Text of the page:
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TAHLEQUAH, Okla. — Google Maps took notice of the McGirt v. Oklahoma decision on July 9, in which the U.S. Supreme Court ruled that Congress never “disestablished” the 1866 boundaries of the Muscogee (Creek) Nation, whose territory encompasses three million acres and includes most of the city of Tulsa.

"Google Maps aims to provide the freshest, most accurate map possible. In response to July's Supreme Court decision, we worked to evaluate authoritative data and then used this information to add labels and borders for the Muscogee (Creek) Nation, Cherokee, Chickasaw, Choctaw, and Seminole reservations to Google Maps. These reservations are now viewable and searchable on Google Maps," Raleigh Seamster, program manager for Google Maps said.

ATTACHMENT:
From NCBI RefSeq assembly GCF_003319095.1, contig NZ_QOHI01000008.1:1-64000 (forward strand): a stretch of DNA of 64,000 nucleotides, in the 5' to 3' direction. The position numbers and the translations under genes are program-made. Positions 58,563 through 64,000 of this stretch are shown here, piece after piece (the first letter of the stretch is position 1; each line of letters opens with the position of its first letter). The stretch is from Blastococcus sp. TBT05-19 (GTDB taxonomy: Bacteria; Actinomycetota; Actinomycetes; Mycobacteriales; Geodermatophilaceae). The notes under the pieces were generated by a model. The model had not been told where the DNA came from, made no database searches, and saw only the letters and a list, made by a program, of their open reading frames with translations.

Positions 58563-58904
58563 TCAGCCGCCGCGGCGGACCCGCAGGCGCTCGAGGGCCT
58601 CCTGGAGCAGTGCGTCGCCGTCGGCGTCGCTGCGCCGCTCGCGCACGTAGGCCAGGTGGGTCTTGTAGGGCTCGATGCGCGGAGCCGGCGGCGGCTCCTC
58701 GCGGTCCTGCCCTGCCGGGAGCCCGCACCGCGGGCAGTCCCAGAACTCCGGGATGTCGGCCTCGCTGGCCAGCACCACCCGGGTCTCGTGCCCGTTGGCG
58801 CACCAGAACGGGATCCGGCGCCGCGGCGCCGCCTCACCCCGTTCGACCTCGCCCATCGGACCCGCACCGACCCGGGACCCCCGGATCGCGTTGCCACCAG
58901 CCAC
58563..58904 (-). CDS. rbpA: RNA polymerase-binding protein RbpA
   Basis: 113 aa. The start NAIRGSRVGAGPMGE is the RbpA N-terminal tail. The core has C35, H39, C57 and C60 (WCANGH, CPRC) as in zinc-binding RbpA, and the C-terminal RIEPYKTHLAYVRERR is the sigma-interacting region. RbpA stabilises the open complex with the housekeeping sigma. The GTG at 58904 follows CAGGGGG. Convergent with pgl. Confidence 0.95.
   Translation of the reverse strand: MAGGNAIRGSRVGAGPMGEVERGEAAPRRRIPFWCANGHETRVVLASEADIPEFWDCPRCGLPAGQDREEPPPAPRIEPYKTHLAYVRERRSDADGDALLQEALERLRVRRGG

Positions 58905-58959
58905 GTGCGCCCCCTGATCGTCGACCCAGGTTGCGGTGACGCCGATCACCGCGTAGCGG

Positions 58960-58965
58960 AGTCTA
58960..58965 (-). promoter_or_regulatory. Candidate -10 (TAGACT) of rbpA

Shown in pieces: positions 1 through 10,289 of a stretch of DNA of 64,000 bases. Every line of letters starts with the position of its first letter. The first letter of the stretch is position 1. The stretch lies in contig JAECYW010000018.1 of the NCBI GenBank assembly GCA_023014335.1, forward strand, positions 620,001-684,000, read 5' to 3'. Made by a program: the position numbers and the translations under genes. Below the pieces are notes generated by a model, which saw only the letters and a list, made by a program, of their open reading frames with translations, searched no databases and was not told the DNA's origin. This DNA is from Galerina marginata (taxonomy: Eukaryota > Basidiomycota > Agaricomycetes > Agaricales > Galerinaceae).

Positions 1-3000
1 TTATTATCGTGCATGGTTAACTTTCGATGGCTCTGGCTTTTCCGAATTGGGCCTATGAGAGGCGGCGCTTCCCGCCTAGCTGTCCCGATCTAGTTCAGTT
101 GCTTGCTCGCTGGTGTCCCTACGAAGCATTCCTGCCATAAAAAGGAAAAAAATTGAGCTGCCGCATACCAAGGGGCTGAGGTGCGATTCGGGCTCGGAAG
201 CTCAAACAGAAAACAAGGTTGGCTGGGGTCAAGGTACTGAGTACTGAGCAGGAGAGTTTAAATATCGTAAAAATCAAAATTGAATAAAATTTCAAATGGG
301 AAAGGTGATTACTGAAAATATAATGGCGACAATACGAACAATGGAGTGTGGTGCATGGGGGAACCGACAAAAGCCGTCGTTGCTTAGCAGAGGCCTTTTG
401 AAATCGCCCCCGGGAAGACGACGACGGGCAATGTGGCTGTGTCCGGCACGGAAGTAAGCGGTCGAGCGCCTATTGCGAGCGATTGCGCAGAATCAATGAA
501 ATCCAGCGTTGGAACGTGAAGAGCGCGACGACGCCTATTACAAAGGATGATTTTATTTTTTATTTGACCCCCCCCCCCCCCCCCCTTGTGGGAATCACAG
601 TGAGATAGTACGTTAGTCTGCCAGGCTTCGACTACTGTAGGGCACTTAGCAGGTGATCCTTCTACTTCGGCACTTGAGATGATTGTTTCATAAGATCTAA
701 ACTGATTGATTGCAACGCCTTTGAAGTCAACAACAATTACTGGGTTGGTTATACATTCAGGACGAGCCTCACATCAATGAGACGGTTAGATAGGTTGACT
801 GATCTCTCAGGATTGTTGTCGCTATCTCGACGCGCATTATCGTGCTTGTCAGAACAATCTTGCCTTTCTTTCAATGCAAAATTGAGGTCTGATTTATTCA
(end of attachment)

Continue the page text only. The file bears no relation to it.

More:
Google Maps’ efforts are appreciated by the Cherokee Nation.

“After the monumental US Supreme Court ruling in McGirt v Oklahoma, we’ve had many questions about our reservation boundaries, which always existed on paper maps. Now that our reservation is labeled on Google Maps, it’s easy for people around the world to search and see our reservation boundaries,” Cherokee Nation Principal Chief Chuck Hoskin Jr. said.

The Cherokee Nation reservation boundaries include 7,000 miles in northeastern Oklahoma.

Cherokee Nation citizen Joseph Erb provided feedback about the reservation mapping project, which includes mapping for all Five Civilized Tribes.

“It is an exciting step forward to be included on the map,” Erb said. “This is a visual reminder that our nation is still here and a contemporary Indigenous nation of the continent.”

CLICK to view the Cherokee Nation reservation on Google Maps.

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